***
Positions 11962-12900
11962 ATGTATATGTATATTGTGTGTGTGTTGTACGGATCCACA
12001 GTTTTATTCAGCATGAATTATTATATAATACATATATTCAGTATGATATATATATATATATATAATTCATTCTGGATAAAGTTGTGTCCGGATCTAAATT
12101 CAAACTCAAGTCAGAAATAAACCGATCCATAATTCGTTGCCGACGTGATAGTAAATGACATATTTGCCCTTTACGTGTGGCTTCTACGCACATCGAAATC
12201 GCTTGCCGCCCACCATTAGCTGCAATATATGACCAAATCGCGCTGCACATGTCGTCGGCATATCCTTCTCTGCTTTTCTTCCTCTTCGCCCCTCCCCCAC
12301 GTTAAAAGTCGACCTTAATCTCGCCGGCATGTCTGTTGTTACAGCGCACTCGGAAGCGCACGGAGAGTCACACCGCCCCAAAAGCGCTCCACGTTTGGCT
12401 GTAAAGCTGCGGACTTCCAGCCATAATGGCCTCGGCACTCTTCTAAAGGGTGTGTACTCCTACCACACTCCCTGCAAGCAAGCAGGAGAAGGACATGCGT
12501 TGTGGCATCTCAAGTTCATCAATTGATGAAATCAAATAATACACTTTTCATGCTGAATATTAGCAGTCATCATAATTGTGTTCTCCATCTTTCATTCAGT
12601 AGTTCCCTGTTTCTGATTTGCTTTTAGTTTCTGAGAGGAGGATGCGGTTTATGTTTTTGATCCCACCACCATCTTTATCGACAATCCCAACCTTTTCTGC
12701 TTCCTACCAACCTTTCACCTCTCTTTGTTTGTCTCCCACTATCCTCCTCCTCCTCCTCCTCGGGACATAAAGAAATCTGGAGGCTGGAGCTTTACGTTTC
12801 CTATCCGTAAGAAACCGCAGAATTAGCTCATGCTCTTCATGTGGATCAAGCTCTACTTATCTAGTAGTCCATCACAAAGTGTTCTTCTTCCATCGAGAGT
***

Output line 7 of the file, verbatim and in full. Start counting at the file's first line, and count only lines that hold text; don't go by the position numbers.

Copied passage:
12401 GTAAAGCTGCGGACTTCCAGCCATAATGGCCTCGGCACTCTTCTAAAGGGTGTGTACTCCTACCACACTCCCTGCAAGCAAGCAGGAGAAGGACATGCGT